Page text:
Bab Ballads and Savoy Songs eBook

This eBook from the Gutenberg Project consists of approximately 118 pages of information about Bab Ballads and Savoy Songs.

  In other professions in which men engage
    (Said I to myself—­said I),
  The Army, the Navy, the Church, and the Stage
    (Said I to myself—­said I),
  Professional license, if carried too far,
  Your chance of promotion will certainly mar
  And I fancy the rule might apply to the Bar
    (Said I to myself—­said I!).


  Oh! a private buffoon is a light-hearted loon,
    If you listen to popular rumor;
  From morning to night he’s so joyous and bright,
    And he bubbles with wit and good-humor! 
  He’s so quaint and so terse, both in prose and in verse;
    Yet though people forgive his transgression,
  There are one or two rules that all Family Fools
    Must observe, if they love their profession. 
      There are one or two rules
        Half a dozen, maybe,
      That all family fools,
        Of whatever degree,
    Must observe, if they love their profession.

  If you wish to succeed as a jester, you’ll need
    To consider each person auricular: 
  What is all right for B would quite scandalize C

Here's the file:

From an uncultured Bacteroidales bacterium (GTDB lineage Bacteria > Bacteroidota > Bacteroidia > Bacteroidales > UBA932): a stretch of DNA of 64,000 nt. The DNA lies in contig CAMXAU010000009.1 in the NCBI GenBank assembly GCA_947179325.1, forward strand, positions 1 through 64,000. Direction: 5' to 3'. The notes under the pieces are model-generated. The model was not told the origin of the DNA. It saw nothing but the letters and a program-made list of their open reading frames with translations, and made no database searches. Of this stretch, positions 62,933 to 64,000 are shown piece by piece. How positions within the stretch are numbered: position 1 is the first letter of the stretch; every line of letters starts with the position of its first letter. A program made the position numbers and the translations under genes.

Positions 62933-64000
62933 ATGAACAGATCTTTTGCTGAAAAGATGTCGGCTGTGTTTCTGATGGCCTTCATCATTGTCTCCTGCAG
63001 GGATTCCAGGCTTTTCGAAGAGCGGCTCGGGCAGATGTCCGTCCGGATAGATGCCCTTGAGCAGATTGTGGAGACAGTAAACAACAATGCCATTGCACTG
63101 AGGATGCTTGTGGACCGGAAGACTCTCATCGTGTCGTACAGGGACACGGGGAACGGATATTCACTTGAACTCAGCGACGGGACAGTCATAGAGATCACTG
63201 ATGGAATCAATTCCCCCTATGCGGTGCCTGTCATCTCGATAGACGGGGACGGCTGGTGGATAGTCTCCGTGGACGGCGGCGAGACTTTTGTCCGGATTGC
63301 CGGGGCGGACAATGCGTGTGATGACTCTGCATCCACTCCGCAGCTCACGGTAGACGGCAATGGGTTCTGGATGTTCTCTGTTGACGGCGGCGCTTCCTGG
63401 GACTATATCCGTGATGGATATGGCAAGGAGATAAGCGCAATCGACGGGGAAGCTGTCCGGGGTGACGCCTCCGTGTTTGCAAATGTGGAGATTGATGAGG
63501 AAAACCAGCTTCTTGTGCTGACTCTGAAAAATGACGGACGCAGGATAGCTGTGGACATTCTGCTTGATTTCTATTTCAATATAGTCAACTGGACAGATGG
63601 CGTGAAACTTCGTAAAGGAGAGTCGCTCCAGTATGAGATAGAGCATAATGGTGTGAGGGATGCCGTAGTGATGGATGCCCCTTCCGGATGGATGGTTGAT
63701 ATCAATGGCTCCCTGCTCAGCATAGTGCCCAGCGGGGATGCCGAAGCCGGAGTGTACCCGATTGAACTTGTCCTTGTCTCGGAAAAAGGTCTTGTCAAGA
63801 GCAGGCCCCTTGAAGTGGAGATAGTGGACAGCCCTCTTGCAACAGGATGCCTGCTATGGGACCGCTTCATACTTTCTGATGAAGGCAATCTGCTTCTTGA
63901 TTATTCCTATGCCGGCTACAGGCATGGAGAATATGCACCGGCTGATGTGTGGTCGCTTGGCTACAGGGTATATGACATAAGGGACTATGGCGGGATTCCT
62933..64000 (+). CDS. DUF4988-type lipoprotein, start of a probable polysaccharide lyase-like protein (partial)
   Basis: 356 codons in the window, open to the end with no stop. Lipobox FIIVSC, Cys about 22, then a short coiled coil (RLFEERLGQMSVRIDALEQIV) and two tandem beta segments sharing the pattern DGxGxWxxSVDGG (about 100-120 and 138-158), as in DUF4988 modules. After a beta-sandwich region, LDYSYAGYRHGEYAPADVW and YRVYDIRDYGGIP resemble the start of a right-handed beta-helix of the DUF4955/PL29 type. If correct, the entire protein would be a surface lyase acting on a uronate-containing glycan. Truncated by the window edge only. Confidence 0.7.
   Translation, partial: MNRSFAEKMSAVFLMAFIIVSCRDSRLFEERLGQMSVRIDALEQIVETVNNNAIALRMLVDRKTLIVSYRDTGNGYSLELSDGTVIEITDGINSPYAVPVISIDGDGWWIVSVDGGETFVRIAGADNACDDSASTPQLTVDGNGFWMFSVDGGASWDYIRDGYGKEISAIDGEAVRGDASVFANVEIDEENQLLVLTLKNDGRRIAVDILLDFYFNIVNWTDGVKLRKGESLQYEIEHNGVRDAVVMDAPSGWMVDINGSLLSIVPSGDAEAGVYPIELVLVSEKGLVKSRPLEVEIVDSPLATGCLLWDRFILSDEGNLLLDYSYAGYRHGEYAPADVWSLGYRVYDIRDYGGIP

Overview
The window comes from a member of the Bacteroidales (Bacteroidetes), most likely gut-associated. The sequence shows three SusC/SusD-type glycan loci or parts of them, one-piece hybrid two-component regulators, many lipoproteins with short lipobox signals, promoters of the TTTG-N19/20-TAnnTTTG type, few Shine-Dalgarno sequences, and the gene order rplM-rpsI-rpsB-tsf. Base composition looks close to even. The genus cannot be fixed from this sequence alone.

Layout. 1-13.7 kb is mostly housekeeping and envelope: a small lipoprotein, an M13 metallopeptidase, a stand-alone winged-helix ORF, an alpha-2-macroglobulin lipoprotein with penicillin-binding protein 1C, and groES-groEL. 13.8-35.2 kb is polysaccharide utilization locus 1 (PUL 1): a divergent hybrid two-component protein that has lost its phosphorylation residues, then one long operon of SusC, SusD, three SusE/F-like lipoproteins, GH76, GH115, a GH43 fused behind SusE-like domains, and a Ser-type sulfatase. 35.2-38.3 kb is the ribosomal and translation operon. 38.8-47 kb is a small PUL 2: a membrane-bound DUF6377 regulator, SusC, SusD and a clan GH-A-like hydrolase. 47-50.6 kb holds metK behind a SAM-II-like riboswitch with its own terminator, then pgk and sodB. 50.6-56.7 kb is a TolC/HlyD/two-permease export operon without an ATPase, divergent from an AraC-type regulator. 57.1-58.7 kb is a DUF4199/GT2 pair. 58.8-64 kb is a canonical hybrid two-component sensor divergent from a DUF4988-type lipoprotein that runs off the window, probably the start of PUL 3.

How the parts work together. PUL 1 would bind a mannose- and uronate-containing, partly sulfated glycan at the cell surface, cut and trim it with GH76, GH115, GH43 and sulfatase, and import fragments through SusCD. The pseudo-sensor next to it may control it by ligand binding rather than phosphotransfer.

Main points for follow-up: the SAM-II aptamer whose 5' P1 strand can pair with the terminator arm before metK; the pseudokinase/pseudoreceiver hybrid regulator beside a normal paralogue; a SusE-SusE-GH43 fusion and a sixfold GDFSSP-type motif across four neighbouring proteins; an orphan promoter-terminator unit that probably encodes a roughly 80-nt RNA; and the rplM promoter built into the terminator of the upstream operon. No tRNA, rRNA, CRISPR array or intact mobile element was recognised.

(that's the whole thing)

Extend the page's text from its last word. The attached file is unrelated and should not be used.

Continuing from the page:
(For C is so very particular);
  And D may be dull, and E’s very thick skull
    Is as empty of brains as a ladle;
  While F is F sharp, and will cry with a carp,
    That he’s known your best joke from his cradle! 
      When your humor they flout,
        You can’t let yourself go;
      And it does put you out
        When a person says, “Oh! 
  I have known that old joke from my cradle!”

  If your master is surly, from getting up early
    (And tempers are short in the morning),
  An inopportune joke is enough to provoke
    Him to give you, at once, a month’s warning
  Then if you refrain, he is at you again,
    For he likes to get value for money. 
  He’ll ask then and there, with an insolent stare,
    If you know that you’re paid to be funny?”
      It adds to the task
        Of a merryman’s place,
      When your principal asks,
        With a scowl on his face,
  If you know that you’re paid to be funny?”

  Comes a Bishop, maybe, or a solemn D.D.—­
    Oh, beware of his anger provoking! 
  Better not pull his hair—­don’t stick pins in his chair;
    He don’t understand practical joking. 
  If the jests that you crack have an orthodox smack,
    You may get a bland smile from these sages;
  But should it, by chance, be imported from France,
    Half-a-crown is stopped out of your wages! 
      It’s a general rule,
        Though your zeal it may quench,
      If the Family Fool
        Makes a joke that’s too French,
  Half-a-crown is stopped out of his wages!

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Bab Ballads and Savoy Songs from Project Gutenberg. Public domain.
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